Your Ideal Customer Is a Myth

We talk about finding the “ideal” customer so often that it practically becomes a fetish. But that’s how you grow, right? You find more people like your ideal customers and get them to be your customers, too, right? What if that idea of an ideal customer is a myth, and chasing it is about as useful for growth as hunting Bigfoot?

We talk about finding the “ideal” customer so often that it practically becomes a fetish. But that’s how you grow, right? You find more people like your ideal customers and get them to be your customers, too, right? What if that idea of an ideal customer is a myth, and chasing it is about as useful for growth as hunting Bigfoot?

Looking for your ideal customer makes as much sense as hunting for Bigfoot and the Lochness Monster.
And your personas might be, too.

How to grow your business — specifically through “growth hacking” to expand as quickly as possible — was the topic on everyone’s mind at Growth Marketing Conference East in Brooklyn on May 4. And no doubt, many of them were thinking about exactly how to find more of their ideal customers.

But in the opening keynote, Derek Halpern, Founder/CEO of Social triggers, spun the idea of who marketers should be targeting for growth on its ear.

“How do you acquire new customers? Find new areas for growth,” said Halpern.

The Ideal Customer Struggle Is Real, and a Blunder

According to Halpern, most companies, especially early stage companies hoping to grow, try to acquire new customers by focusing on who they think of as their ideal customers. Then they fight for the people in that demographic/psychographic/targeted category.

The problem is, every company in your market thinks of these as their ideal customers, too, and they all want them.

So instead of growing dynamically, Halpern sees too many companies fighting over this known pool of customers.

  • They fight by targeting competitors customers, instead of bringing new customers to their market.
  • They focus on persuading other company’s customers to switch, often by spamming and hounding them with marketing messages.
  • They fight against cancellations to keep customers.
  • They fight for conversions through micro-optimization tactics that bring incremental improvement, but not the big shift you’re looking for.

Fighting is a slog. You struggle for every customer you get and every customer you try to keep. And then, Halpern said, growth marketers fight even harder! They announce New features, new messaging, new headlines … and soon they have dead customers “who are so jaded they’re just never going to buy anything from you again.”

And that’s the real problem with fetishizing “ideal” customers. They become exhausted customers, and they stop responding.

“When you’re fighting for customers who are being bombarded by 30 different companies,” explained Halpern, “it becomes very hard for you to acquire a new customer.”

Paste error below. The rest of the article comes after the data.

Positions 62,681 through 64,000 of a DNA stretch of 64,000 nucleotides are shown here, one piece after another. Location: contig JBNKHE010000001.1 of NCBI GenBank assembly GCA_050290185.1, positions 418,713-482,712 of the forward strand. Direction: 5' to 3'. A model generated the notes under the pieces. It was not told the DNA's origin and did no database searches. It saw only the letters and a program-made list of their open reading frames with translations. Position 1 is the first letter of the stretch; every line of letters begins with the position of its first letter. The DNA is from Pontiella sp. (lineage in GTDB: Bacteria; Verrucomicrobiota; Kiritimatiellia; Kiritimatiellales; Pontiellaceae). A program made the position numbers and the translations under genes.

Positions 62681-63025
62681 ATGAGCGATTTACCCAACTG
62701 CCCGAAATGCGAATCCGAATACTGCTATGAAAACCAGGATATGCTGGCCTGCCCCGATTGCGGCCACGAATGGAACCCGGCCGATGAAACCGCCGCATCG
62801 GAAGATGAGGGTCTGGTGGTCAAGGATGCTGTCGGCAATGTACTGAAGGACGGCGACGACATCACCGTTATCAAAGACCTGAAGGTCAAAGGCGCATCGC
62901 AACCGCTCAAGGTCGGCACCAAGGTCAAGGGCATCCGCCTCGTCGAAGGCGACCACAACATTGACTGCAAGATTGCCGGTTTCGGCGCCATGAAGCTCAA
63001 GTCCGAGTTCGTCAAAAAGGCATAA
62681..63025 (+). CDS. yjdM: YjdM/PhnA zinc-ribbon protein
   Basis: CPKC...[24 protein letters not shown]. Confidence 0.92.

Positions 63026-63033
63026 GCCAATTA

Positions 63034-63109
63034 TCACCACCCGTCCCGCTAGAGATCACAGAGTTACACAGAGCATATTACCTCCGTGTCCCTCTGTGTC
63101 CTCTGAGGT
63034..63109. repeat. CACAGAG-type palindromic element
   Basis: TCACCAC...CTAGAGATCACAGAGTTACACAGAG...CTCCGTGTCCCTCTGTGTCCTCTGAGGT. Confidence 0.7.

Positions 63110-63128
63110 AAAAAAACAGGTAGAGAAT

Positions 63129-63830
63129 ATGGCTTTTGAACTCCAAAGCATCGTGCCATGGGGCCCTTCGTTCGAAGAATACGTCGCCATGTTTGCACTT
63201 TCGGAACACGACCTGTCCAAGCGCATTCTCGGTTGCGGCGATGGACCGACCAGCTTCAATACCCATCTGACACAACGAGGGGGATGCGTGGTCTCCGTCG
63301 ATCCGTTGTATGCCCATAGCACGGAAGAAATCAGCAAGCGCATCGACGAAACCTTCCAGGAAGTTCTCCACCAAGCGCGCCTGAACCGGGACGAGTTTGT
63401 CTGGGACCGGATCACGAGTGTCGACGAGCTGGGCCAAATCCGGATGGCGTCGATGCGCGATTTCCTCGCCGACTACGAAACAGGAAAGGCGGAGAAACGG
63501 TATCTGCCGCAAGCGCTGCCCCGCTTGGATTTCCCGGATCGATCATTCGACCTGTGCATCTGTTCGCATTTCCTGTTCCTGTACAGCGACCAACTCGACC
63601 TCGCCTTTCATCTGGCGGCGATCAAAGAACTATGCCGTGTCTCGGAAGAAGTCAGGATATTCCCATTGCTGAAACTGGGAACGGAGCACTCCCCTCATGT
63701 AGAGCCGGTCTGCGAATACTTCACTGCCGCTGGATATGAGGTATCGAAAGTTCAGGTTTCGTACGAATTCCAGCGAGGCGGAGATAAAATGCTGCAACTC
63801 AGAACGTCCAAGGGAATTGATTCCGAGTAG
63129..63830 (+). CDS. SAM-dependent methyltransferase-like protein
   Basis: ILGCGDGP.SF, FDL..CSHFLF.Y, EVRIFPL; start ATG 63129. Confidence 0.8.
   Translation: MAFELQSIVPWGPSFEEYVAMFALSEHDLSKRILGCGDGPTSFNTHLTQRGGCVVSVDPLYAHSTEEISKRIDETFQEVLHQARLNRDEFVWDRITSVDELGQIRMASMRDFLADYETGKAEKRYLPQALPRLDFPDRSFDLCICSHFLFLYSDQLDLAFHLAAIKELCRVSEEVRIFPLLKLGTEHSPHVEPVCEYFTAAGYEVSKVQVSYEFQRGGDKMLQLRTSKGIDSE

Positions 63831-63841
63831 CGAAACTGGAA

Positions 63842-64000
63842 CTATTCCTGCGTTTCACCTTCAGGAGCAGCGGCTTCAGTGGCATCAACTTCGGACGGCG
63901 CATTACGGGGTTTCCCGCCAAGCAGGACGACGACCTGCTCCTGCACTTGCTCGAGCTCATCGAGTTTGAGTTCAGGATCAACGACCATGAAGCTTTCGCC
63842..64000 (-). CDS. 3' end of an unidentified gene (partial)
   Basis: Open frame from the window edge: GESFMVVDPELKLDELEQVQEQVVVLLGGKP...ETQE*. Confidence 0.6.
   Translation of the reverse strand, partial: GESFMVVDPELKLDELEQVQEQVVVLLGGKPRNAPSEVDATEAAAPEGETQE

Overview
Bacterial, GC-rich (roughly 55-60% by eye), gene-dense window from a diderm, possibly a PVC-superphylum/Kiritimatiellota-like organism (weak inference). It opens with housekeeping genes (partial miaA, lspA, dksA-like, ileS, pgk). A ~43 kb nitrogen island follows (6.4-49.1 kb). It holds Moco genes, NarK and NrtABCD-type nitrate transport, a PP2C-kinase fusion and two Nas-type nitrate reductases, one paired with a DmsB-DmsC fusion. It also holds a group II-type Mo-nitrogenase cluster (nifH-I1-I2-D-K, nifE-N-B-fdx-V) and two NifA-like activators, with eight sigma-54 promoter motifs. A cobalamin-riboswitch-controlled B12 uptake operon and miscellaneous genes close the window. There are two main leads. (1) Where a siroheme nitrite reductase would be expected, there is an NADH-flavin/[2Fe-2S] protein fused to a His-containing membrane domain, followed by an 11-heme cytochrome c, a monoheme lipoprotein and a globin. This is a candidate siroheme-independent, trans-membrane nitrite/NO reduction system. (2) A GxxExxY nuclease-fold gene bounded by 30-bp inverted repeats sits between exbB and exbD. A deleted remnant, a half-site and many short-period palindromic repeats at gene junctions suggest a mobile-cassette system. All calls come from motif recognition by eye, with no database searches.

That’s not growth hacking. That’s the opposite of growth hacking.

Where the Growth Is

According to Halpern, if you want to grow — if you’re trying to “hack” growth — you need to stop aiming for “ideal” customers.

In fact, the whole “idea of an ideal customer is a myth,” said Halpern. “You may have 50 different kinds of people who want what you sell for different reasons.”

Instead of fighting over the market all of your competitors know is there, you need to find those customers who need your products or services, but don’t know about them, or don’t know how they can help.

You need to target customer who don’t even realize they’re in your market, yet.

From a conventional, ideal-customer point of view, these customers are too far from the known sales funnel to be worth targeting. They’re indirect customers. They’re harder to find, and they seem like a longer shot to convert.

According to Halpern, most marketers ignore them because they’re so far from the sale. But once you have them interested, he said, they’re much easier to convince to buy.

“To them you’re the only solution,” said Halpern. “They’ve never heard of anything else.”

How to reach these indirect customers could be a blog post on its own. They don’t necessarily know you or your market, so your marketing has to be indirect — focusing on creating a market out of ignorant customers rather than convincing knowledgeable customers to buy from you instead of a competitor.

As Halpern put it: “The less they know, the more broad you go” in your marketing.

But if you’re looking for room to grow, broad is exactly the kind of market you need.

What do you think? Is your company slogging it out over those precious, “ideal” customers? Or are you creating your market through indirect marketing?